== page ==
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Every year my family exchanges gifts Christmas morning, and every year I stress over what to get them within my budget. I'm sure I'm not alone in this yearly tradition. Nobody in my family really needs anything, so it's even harder buying things for spoiled kids with already too many toys, and adults who earn enough to have already bought themselves whatever they need.

This year I proposed we all pick a favorite charity and agree to donate to it instead of each other. All the adults agreed to do this, but those with kids still wanted them to be spoiled rotten, so at least the grownups in our group are now giving to charities instead of to each other. This idea accomplishes several things; it takes the stress off all involved in regard to gift shopping, and it gives to those truly in need. It also makes the givers (those who sacrificed getting a gift) feel good about not only giving, but also sacrificing getting for the truly needy. It emphasizes giving over getting, which is supposed to be the true 'message' of Christmas.

This isn't a new idea by any means, but I'm sharing this because our family finally decided on this option and we all seem happy with our choice. Perhaps it might be something to consider this year for yours?


There is no shortage of charity organizations out there, but sometimes giving hard earned money to a charity can be a highly personal decision. Often people choose a charity that serves to help some issue they themselves experienced suffering with, such as women giving to women's shelters or men with physical abuse backgrounds giving to victims of parental abuse organizations. Some argue that charity begins at home, and so they give to local charities. As the saying goes, "it's all good."

The adults in our family that wanted to participate each gave out the name of a charity we want others to give to instead of to us. When you donate online to a charity, you typically get some kind of acknowledgement you can print out, so some may want to print that out and then hand it out in a card on Christmas day (proof that you gave to their charity of choice). We're not going that far in our family, but the option is out there for those who like the idea of giving to a charity, but don't like not having anything to hand out to the person on Christmas day.

Here is a good link to a list of top rated charities to consider with their ratings provided by Charity Watch:


Quote:

Top Rated Charities

Groups included on the CharityWatch Top-Rated list generally spend 75% or more of their budgets on programs, spend $25 or less to raise $100 in public support, do not hold excessive assets in reserve, have met CharityWatch's governance benchmarks, and receive "open-book" status for disclosure of basic financial information and documents to CharityWatch.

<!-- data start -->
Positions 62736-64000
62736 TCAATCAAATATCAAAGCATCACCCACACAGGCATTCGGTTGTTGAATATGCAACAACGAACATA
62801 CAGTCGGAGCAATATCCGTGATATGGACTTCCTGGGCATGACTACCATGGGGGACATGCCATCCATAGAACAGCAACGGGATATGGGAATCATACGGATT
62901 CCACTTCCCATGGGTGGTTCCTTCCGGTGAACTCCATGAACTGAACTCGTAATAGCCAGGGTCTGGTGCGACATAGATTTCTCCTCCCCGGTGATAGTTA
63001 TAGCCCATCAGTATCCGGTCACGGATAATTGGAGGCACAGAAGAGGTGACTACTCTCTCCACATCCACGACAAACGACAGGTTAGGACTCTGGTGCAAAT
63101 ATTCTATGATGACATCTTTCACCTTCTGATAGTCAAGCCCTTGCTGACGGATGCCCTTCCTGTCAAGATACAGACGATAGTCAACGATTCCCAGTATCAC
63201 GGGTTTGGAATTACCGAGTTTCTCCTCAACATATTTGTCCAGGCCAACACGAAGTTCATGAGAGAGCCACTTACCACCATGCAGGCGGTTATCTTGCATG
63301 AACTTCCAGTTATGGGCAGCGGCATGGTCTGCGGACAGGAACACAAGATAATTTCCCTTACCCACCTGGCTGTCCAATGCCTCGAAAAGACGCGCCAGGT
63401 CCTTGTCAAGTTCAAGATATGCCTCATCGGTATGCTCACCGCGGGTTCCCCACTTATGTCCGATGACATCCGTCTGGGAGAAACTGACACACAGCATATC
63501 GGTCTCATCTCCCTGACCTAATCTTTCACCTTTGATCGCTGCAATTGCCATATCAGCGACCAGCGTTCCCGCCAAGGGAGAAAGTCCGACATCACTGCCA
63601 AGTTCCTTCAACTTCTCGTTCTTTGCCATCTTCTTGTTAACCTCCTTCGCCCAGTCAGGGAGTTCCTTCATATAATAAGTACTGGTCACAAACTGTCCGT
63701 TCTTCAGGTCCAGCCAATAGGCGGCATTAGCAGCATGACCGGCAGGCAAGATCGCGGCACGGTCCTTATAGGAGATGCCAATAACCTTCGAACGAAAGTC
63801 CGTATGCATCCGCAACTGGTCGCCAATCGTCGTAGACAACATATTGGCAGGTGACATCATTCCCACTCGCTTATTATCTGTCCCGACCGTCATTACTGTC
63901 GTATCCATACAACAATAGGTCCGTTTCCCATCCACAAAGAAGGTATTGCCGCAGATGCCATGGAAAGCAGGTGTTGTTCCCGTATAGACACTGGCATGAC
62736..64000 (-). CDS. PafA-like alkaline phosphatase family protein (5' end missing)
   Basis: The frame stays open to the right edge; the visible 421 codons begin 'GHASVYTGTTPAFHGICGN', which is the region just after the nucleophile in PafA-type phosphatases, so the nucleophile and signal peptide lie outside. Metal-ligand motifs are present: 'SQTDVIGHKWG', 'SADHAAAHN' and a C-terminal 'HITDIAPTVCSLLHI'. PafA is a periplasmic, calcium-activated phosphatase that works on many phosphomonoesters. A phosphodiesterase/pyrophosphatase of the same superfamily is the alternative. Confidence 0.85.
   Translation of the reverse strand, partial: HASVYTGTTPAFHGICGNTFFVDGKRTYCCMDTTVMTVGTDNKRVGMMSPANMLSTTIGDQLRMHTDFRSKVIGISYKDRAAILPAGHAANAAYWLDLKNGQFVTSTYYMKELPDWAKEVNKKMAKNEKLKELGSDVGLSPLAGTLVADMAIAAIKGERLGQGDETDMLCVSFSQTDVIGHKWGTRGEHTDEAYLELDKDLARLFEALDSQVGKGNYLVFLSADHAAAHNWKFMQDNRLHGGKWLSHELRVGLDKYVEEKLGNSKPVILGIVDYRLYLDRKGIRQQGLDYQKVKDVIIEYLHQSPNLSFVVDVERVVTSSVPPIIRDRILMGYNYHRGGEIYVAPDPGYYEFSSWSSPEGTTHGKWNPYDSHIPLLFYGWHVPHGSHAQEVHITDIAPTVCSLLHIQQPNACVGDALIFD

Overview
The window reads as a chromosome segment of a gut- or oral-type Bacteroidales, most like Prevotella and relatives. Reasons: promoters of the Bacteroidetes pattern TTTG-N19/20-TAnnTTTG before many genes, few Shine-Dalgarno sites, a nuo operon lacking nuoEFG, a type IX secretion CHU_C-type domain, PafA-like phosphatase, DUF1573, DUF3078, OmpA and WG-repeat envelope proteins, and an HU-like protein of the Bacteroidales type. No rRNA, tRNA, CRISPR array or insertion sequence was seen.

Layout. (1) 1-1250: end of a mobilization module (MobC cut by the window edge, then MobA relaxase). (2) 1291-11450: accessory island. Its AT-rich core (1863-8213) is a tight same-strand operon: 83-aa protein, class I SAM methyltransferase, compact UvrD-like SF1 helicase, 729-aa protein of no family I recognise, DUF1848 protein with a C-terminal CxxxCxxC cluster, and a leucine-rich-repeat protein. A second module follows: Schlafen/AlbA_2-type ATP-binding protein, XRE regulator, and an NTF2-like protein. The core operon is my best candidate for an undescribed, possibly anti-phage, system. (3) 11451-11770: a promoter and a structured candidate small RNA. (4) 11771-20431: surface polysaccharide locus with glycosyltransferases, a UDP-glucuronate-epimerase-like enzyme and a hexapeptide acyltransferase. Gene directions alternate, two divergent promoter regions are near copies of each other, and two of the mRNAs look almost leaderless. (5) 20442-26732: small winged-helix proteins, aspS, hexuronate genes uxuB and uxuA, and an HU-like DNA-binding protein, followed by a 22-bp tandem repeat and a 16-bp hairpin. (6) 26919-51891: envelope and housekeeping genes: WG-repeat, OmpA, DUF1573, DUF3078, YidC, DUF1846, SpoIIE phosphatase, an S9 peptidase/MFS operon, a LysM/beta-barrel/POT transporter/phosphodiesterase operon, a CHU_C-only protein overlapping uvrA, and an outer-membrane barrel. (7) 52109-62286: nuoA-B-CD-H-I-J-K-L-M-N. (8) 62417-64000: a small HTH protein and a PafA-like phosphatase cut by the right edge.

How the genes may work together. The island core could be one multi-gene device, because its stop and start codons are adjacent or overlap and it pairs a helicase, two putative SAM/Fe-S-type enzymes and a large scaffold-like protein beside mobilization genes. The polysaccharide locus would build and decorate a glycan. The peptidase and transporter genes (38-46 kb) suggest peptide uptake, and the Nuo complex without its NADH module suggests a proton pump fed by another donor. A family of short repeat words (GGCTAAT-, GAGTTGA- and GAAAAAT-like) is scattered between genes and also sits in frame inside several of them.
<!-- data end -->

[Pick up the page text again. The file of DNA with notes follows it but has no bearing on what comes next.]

Here is the link:

https://www.charitywatch.org/top-rated-charities
 

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This is an interesting thread.

Giving a gift to a person that you know well carries a lot of meaning and emotion. You have to know someone well, know the things they like and are interested in. Sometimes it can take an entire year to find a gift that will be cherished and endearing to the person that receives it, something you find in an antique shop, some form of art, a musical instrument, a rare book - something with a personal connection.

For me that is what is lost in the commercial aspect of Christmas shopping - the idea of going to a mall or online and looking around till you see something randomly and think "oh... he might like that".

Doing things to help other people also has it merits. At the same time people need help all year. Personally it means a lot to me when someone I know or are aware of needs help from other people, and not only do they feel that they are welcome to ask for help, but also that I have the ability (spare income) to be able to help them.

Humans are a colony species, we do not prosper and grow as individuals in isolation, we need each other more than we realize.

For the holidays it can be both: finding a special gift for close family and friends so they know you have them on your mind all year, and you know what they enjoy doing, and also having the opportunity to be like Mr Scrooge after his Christmas Eve enlightenment.

EDIT: neglected to say, the most important thing you can give to friends and family at the holidays is your time, being with them, and loving kindness. I dont remember most of the gifts I got at Christmas when I was a child, but I fondly remember the holidays we spent together. Almost all those people are gone now, but they are a part of me, because of the time we spent together.
 

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I have an envelope that I put in ten or twenty bucks a month. Every year early December I get a letter from Make A Wish saying it's that time of year and send a check for the amount in the envelope. It's a gift to myself and feels really good.
 
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